Category Archives: Biodiversity

“[D]eforestation and landscape change [have lead to] unavailability of gum karaya Sterculia urens, kunkudukaaya Sapindus emarginatus, and honey as the larger gum and nut yielding and beehive preferred trees like Adina cordifolia and Dalbergia sissoo have been cut down.” – Vikram Aditya in “Displaced from the hills: Livelihoods of tribal communities in Eastern Ghats under threat” (Down to Earth, 24 February 2021)
https://www.downtoearth.org.in/blog/forests/displaced-from-the-hills-livelihoods-of-tribal-communities-in-eastern-ghats-under-threat-75657
https://indiantribalheritage.org/?p=5629

“Cultivating and conserving diversity is no luxury in our times: it is a survival imperative.” – Physicist Vandana Shiva (co-founder of Navdanya and the Research Foundation for Science, Technology, and Natural Resource Policy (RFSTN)
https://www.rightlivelihoodaward.org/laureates/vandana-shiva/
https://indiantribalheritage.org/?p=6068

“Biodiversity is under threat from a range of sources […] The question now is whether India is going to honestly identify what this underlying driver is and make a serious effort to balance the development versus nature battle.” – Tarsh Thekaekara (thesholatrust.org) in “Red marks in India’s green report card” (The Hindu, 17 October 2012)
https://www.thehindu.com/opinion/op-ed/Red-marks-in-India’s-green-report-card/article12560107.ece
https://indiantribalheritage.org/?p=7891

“In general, the sustainability, productivity, resilience and stability of socio-ecological ecosystems usually found in indigenous and rural communities are dependent on the cultural values exhibited by its indigenous peoples. […] The [formerly semi-nomadic hill tribe known as the ‘Kaani’] are an ethnic group with their own unique social institutions and organizations with self-rule, who prioritised harmonious relationships with their ecology through cultural and religious observations and beliefs.” – Danesto B. Anacio & Davidson Sargunam in a UNESCO report, “Knowing our Lands and Resources: Indigenous and Local Knowledge and Practices related to Biodiversity and Ecosystem Services in Asia” (Knowledges of Nature 10.: United Nations Educational, Scientific and Cultural Organization Paris 2017)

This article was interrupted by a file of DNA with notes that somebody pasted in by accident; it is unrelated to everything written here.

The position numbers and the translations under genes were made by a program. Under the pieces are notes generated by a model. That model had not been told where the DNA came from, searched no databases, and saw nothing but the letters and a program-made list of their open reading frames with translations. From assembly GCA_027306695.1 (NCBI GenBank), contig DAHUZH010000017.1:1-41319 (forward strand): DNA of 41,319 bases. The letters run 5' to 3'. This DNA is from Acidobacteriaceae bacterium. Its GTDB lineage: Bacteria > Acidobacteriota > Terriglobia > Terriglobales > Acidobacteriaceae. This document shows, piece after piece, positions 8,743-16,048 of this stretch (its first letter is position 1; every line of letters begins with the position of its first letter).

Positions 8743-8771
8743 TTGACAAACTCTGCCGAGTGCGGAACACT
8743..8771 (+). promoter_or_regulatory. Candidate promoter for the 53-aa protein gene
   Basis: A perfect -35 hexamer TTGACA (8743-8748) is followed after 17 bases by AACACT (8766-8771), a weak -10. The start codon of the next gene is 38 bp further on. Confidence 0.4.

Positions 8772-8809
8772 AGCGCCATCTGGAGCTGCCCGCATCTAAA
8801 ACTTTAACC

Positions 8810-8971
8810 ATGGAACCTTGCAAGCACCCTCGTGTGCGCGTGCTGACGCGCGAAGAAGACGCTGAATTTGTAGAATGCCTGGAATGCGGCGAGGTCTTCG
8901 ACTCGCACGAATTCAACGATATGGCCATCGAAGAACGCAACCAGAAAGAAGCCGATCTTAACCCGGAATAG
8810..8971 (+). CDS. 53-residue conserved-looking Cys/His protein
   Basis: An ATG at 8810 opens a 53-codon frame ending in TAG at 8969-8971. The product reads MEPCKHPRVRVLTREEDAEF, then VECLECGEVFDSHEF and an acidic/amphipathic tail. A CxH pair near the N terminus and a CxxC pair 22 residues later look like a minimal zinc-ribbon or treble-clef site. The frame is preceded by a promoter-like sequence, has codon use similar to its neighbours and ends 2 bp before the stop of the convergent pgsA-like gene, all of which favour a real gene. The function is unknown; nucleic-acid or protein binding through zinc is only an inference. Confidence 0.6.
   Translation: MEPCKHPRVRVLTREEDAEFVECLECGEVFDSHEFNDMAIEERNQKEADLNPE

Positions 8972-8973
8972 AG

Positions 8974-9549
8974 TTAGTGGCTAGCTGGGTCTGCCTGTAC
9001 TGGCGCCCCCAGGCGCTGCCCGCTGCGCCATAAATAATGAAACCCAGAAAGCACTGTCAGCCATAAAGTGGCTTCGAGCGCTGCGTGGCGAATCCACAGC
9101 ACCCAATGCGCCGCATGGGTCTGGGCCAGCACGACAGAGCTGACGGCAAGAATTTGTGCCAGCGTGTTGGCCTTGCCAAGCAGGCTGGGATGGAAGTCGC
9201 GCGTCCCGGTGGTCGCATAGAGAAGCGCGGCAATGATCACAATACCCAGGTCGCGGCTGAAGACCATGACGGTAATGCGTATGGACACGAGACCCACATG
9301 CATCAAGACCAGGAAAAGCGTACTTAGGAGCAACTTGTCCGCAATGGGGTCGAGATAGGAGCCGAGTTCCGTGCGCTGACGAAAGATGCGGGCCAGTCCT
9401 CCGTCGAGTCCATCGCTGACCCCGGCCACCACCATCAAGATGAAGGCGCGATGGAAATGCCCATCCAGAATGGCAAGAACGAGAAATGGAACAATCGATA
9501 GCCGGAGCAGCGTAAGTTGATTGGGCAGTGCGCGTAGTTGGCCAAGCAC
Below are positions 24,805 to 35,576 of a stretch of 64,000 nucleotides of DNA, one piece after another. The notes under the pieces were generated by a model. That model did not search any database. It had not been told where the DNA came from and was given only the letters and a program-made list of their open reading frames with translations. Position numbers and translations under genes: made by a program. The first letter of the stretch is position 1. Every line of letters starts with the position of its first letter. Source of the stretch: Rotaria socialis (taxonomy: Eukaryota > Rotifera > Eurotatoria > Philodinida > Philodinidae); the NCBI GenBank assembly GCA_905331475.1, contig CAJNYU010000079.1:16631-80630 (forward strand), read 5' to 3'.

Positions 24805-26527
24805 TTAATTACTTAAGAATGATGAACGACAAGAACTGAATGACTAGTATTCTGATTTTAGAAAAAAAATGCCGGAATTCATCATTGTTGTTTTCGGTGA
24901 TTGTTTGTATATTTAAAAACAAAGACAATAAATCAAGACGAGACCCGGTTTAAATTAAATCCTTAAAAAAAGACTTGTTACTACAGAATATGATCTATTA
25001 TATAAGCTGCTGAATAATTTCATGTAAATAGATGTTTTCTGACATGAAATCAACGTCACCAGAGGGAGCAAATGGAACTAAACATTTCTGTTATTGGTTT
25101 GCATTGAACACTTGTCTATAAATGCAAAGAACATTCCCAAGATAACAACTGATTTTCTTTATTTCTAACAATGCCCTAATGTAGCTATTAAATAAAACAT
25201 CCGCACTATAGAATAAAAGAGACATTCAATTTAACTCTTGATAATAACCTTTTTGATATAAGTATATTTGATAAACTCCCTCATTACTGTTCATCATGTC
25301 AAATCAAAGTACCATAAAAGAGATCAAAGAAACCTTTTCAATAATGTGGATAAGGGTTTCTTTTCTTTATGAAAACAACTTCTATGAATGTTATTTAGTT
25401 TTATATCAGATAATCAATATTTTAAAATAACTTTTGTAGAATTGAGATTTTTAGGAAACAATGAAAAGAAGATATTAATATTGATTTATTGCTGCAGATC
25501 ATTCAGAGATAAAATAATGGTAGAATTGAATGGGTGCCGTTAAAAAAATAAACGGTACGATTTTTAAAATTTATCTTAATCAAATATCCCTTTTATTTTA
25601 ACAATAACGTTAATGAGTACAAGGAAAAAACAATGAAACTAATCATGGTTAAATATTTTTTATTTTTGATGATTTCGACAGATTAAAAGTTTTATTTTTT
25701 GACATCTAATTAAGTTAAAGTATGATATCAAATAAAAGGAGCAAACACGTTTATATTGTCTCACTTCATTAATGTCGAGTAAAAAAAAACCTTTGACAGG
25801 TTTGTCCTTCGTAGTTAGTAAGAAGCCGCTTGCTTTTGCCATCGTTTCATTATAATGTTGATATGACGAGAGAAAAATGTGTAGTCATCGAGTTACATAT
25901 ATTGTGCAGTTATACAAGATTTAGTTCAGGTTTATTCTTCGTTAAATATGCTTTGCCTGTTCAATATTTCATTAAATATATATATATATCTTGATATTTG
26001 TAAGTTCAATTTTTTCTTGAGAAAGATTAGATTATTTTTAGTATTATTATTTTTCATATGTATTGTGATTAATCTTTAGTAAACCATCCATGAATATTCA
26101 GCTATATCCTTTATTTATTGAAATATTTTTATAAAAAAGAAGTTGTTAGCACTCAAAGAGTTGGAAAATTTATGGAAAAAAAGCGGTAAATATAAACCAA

https://indiantribalheritage.org/?p=24265

“It is no coincidence that where healthy Fourth World [Indigenous] nations live and prosper based on their freely chosen political, cultural, economic and social way of life the living Earth also thrives. Thus, it is no surprise that Fourth World nations occupy 80% of the world’s remaining biodiverse rainforests, plains, tundra, mountain regions, estuaries, rivers and streams, and deserts.” – Rudolph C. Rÿser (Founder, Center for World Indigenous Studies) in Biodiversity Wars: Coexistence or Biocultural Collapse in the 21st Century (2020), Chapter 1 “Original Peoples”
https://www.cwis.org/wp-content/uploads/2020/05/Chapter-1_Biodiversity-Wars.pdf
https://indiantribalheritage.org/?p=37546

“In Search of Biohappiness deals with methods of converting agro-biodiversity hotspots into happy spots. This involves concurrent attention to conservation, and sustainable and equitable use. […] Concrete examples of how local tribal families have taken to the establishment of gene, seed, grain and water banks in villages – thus linking conservation, cultivation, consumption and commerce in a mutually-reinforcing manner – are provided in this book.” – Summary for In search of biohappiness: biodiversity and food, health and livelihood security by M.S. Swaminathan (World Scientific, 2015)
http://www.worldcat.org/oclc/910845554
https://indiantribalheritage.org/?p=11066

Tip | “How to address misconceptions on tribal customs and culture in the classroom?” – Ideas and practices worth sharing among peers and students

There’s much to learn from the positive contributions made by tribal communities on a daily basis. To start with, let’s learn from insiders and others who have dedicated their lives to ensuring that a precious heritage will continue to make … Continue reading